How to beat pain for good
Are you one of the millions of women who suffer in silence with chronic pain? It’s time to fight back
Millions of women suffer in silence, but a few lifestyle changes can free you from chronic pain for ever
Some pain is easy to treat... you slip, an X-ray confirms your ankle is sprained, you bandage it, walk with crutches and everyone gives you sympathy. However, some pain is invisible, hard to diagnose, and tricky to treat. You may get a lot less sympathy, too. That’s chronic pain: defined as pain that persists for more than 12 weeks or longer than the amount of time healing should take after trauma or surgery.
‘Chronic pain is less to do with injury and more to do with our central nervous system,’ explains Professor Andrew Horne, an expert on endometriosis and a member of Wellbeing of Women Research Advisory Committee. ‘It’s like the volume button on our pain system has been left turned up.’
As many as 28 million Brits are affected, so even if you’re lucky enough not to suffer chronic pain, chances are someone close to you does. And more women are likely to be affected than men. ‘The gender difference may be related to hormones, pain receptors, genes, or differences in brain function,’ says Prima’s expert Dr Sarah Brewer. ‘There may be structural differences, too; for example, joint cartilage is thinner in women, which could mean they’re more likely to develop osteoarthritis pain.’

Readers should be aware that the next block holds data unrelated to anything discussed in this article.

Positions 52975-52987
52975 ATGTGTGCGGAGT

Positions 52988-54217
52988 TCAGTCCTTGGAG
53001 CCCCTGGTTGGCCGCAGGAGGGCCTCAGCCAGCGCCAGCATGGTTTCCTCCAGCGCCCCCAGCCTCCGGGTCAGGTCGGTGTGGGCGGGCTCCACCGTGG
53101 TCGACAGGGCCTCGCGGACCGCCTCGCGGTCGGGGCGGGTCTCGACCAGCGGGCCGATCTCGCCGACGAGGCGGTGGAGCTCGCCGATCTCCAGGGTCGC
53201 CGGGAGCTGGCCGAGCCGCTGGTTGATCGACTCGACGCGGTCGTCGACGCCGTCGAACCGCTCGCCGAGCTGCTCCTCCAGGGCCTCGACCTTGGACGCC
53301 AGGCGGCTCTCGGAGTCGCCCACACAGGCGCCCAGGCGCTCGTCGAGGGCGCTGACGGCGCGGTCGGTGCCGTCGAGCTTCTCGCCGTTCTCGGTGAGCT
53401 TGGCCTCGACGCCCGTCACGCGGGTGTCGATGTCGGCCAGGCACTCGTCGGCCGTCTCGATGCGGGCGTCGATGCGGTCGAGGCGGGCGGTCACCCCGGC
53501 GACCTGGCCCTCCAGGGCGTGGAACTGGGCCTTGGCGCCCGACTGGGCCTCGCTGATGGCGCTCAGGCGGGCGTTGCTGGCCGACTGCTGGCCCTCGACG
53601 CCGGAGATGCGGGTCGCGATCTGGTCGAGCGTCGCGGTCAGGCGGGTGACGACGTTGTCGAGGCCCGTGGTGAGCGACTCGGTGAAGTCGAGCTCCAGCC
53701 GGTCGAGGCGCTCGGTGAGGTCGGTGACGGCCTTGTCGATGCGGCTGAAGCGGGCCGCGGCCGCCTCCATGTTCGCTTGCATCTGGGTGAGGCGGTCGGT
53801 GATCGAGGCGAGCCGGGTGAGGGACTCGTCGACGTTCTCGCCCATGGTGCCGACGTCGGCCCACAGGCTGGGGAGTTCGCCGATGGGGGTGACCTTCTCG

Frustratingly, chronic pain is still not fully understood, making it even harder for sufferers. Even getting a proper diagnosis and treatment takes time, and
many women muddle on, get fobbed off as having ‘women’s problems’ or, worse still, are told that it’s all in their heads.
‘There is a huge need for advice and solutions,’ says Dr Brewer. ‘My blog posts that relate to painful conditions such as painful joints and the use of pain-relieving supplements, creams and gels get over a hundred times more daily visitors than any other posts.’
Getting your doctor to listen
Because pain is subjective, it’s worrying how easily it’s dismissed, which may explain why a recent US report found that women’s pain was more likely to be viewed as ‘emotional’ and therefore not real. This was confirmed by UK research that found when women and men suffer exactly the same severity of abdominal pain, women are far more likely to be perceived as irrational and emotional.